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1846-1848

The Mexican War began in 1846 and ended in 1848 with the signing of the Treaty of Guadalupe Hidalgo. Mexico agreed to cede much of the American southwest to the United States in exchange for $15 million dollars. This territory included the future state of Utah.


1850 (January 29)

As part of the Compromise of 1850, Senator Henry Clay introduced the Utah territorial bill, allowing for the establishment of a territorial government in Utah. The Utah Territory was established by Congress on September 9, 1850.


1862 (June 3)

The Senate passed the Anti-Bigamy Act, aimed at Utah Mormons. This legislation banned multiple marriages and disincorporated the Mormon Church’s structure. It was laxly enforced by the federal government as a result of the Civil War while Mormon control of Utah courts further stalled enforcement of the law in the Utah territory.


1870

The territory of Utah granted women the right to vote. That right was taken away by the Edmunds-Tucker Act of 1887, but in 1895, the right for women to vote and to hold public office was written into the state constitution.


1894 (July 13)

Congress passed the Utah Enabling Act, authorizing the admittance of Utah into the Union, pending compliance with certain congressional mandates, including the banning of polygamy.


1896 (January 4)

Utah became the 45th state in the Union.


1896 (January 22)

Frank Cannon, Republican from Ogden, and Arthur Brown, Republican from Salt Lake City, were elected as the state’s first two senators.


1896 (January 27)

Frank Cannon and Arthur Brown presented their credentials, took the oath of office, and were seated in the U.S. Senate. The senators then drew lots to determine class assignment. Cannon drew Class 1, with a term to expire March 3, 1899. Brown drew Class 3, with a term to expire March 3, 1897.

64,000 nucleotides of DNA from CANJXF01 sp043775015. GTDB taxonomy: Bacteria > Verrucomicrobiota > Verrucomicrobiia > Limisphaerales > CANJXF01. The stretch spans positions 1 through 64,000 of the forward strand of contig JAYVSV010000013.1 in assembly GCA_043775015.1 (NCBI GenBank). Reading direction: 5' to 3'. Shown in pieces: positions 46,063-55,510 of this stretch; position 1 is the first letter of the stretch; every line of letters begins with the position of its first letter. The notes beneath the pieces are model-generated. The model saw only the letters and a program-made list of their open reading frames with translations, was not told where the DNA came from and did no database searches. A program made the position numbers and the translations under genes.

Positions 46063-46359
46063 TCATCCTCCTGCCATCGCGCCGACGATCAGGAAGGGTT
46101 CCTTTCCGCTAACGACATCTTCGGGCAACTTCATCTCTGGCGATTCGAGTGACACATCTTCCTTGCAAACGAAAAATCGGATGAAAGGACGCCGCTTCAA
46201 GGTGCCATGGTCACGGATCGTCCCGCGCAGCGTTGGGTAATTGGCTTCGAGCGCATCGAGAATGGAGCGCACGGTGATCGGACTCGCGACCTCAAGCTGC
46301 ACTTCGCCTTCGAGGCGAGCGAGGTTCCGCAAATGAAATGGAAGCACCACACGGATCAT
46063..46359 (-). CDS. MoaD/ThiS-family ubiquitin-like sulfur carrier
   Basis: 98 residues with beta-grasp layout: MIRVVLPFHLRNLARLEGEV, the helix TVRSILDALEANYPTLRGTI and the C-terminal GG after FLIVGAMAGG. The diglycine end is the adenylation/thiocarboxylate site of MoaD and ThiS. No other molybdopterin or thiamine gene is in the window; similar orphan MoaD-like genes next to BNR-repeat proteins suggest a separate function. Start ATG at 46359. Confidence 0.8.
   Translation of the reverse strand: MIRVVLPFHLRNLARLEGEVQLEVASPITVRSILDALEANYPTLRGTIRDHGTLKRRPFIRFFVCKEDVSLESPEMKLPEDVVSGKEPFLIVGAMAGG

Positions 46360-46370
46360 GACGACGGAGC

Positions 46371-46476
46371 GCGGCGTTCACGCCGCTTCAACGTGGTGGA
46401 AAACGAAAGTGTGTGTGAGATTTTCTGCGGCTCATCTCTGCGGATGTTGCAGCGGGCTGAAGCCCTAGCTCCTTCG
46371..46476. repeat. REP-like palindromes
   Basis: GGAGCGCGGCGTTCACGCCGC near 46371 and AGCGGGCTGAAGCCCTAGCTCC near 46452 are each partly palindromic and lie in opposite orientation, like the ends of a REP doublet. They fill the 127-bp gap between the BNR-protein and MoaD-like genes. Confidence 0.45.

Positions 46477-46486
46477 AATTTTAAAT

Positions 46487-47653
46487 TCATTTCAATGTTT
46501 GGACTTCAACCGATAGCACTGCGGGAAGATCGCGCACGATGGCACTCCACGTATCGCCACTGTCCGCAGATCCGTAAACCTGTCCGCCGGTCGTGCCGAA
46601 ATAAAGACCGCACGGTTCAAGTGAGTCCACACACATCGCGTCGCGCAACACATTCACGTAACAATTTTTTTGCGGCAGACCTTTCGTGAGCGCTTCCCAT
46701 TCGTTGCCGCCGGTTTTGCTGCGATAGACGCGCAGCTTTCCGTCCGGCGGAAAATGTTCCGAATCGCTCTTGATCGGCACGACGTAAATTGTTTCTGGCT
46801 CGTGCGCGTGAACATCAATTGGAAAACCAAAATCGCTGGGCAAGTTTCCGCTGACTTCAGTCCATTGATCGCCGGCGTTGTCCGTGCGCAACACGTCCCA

1896 (June 18)

Senator Frank Cannon switched parties to become a Silver Republican. Silver Republicans split with the Republican Party over the fight for free silver versus the gold standard.


1898

Frank Cannon lost his campaign for reelection. Utah had only one senator for the next two years as the legislature failed to elect a new senator.


1903 (March 4)

Reed Smoot, a Republican from Provo and a leader in the Mormon Church, replaced Joseph Rawlins in the Senate. As soon as he arrived in Washington he faced his first controversy. His credentials as a senator were challenged on the grounds that his religious beliefs made it impossible for him to faithfully execute his position as senator. The Senate decided to seat him but launched an investigation into the matter.


1906 (December 8)

Former senator Arthur Brown was murdered by his mistress in an ugly and bizarre incident. Brown, a widower, was working in Washington, D.C., as a lawyer when he received notice from his alleged mistress that she believed he should marry her because he was the father of her child. The woman implored him to “do the right thing.” He refused to marry her, and in response, she took a train to Washington and shot him. Brown was shot on December 8 and died four days later. 


1907 (February 20)

The United States Senate voted not to expel Senator Reed Smoot for his leadership role in the Mormon Church.


1914 (November 3)

In winning re-election, Reed Smoot became Utah’s first directly elected senator under the terms of the Seventeenth Amendment to the U.S. Constitution.


1917 (March 6)

William H. King of Salt Lake City was elected Democratic Conference secretary and served in that capacity until 1927.


1922 (September 5)

The Senate confirmed the nomination of former senator George Sutherland as associate justice of the Supreme Court. He was the first and only Utahn to serve on the Supreme Court.


1923 (December 10)